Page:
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Columnar English Oak

Quercus robur var. 'Fastigiata'

Leaves: Deciduous. 2½ to 5 inch long and 1 to 2½ inch wide. Widest in the middle or towards the end. 3 to 7 pairs of rounded lobes. The lobes at leaf base are ear-lobe like. Medium to dark green color. Fall leaves are brown and often persist throughout the winter.

Bark/Twigs: Deeply furrowed, grayish black bark. Younger branches have smooth bark. Branches twist and spiral as they grow upwards.

Flowers/Fruit: Inconspicuous, yellow-brown to green-brown flowers form in long, thin hanging clusters or catkins during spring, as the leaves are emerging. Acorns are shiny brown and narrow, about 1 to 1½ inches long. The acorn's cap is smooth and covers ½ to a ⅓ of the nut. Acorns grow singly or in groups of up to 4.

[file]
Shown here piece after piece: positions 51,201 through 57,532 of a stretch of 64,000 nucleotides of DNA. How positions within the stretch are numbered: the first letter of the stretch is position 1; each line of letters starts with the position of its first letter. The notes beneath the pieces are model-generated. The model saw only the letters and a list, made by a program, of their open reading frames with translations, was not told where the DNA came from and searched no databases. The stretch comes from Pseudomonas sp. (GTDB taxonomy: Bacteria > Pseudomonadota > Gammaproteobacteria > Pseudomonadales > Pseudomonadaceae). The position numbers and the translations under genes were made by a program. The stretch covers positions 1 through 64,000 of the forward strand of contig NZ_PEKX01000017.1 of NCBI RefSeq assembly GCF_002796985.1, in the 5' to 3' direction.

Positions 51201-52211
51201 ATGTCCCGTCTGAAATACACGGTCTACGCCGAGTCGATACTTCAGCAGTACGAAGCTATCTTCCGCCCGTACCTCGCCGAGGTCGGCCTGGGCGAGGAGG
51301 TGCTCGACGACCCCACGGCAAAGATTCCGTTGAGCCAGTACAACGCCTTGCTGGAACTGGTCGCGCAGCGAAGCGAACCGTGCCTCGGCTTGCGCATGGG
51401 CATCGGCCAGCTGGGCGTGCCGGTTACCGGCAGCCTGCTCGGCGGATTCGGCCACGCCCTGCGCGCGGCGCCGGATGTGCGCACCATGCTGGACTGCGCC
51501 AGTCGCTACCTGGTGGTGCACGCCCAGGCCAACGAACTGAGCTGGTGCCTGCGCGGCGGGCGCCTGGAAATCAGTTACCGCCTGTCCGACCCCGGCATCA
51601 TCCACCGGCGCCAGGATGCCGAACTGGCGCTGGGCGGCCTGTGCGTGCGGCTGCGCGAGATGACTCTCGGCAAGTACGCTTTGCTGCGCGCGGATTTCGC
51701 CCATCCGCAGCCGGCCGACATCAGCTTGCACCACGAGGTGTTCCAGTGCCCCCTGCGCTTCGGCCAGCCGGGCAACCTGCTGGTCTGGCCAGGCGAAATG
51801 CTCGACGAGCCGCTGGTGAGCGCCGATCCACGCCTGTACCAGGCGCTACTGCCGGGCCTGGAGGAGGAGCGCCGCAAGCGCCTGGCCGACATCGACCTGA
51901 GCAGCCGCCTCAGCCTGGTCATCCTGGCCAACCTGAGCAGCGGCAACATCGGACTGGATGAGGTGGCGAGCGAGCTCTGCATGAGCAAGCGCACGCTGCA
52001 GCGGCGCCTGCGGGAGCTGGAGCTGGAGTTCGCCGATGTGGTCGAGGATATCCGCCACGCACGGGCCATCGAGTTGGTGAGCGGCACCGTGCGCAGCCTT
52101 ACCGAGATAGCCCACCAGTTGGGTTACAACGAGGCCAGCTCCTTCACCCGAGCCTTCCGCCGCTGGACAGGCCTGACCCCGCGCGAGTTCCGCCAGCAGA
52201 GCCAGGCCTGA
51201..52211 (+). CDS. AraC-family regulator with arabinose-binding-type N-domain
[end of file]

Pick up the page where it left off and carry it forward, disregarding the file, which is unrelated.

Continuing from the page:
Mature size and shape: Large. 50 to 60 feet high x 10 to 15 feet wide. Distinctly upright columnar shape. Maintains an impressively narrow columnar shape.

General information/special features: Plant in full sun. Moist, well-drained soil is best. Adapts to a variety of conditions as long as it is not in wet soil. This is the ancient oak species of England, its oldest specimens once venerated by the Druids as oracles. The Jamestown colonists in 1607 and Mayflower Pilgrims of 1620 both traveled to the New World in ships made of English oak.

Landscape use and maintenance: Good tree choice for narrow areas. Creates an elegant formal look when lining walks or paths. Unusual tree that attracts a lot of attention. Functions well as a screen or windbreak. Slow growing rate. Average maintenance.

USDA Hardiness Zone: 5 to 8

Family/Origin: Fagaceae - Beech and Oak. Native to Europe, North Africa and parts of western Asia. The upright form was first discovered growing wild in a forest in Germany and was propagated by grafting in 1783.

Campus Use: Common. Can be found along west side of INSCC (Bld 19) or southeast of Languages and Communication (Bld 49).

Last Updated: 6/3/22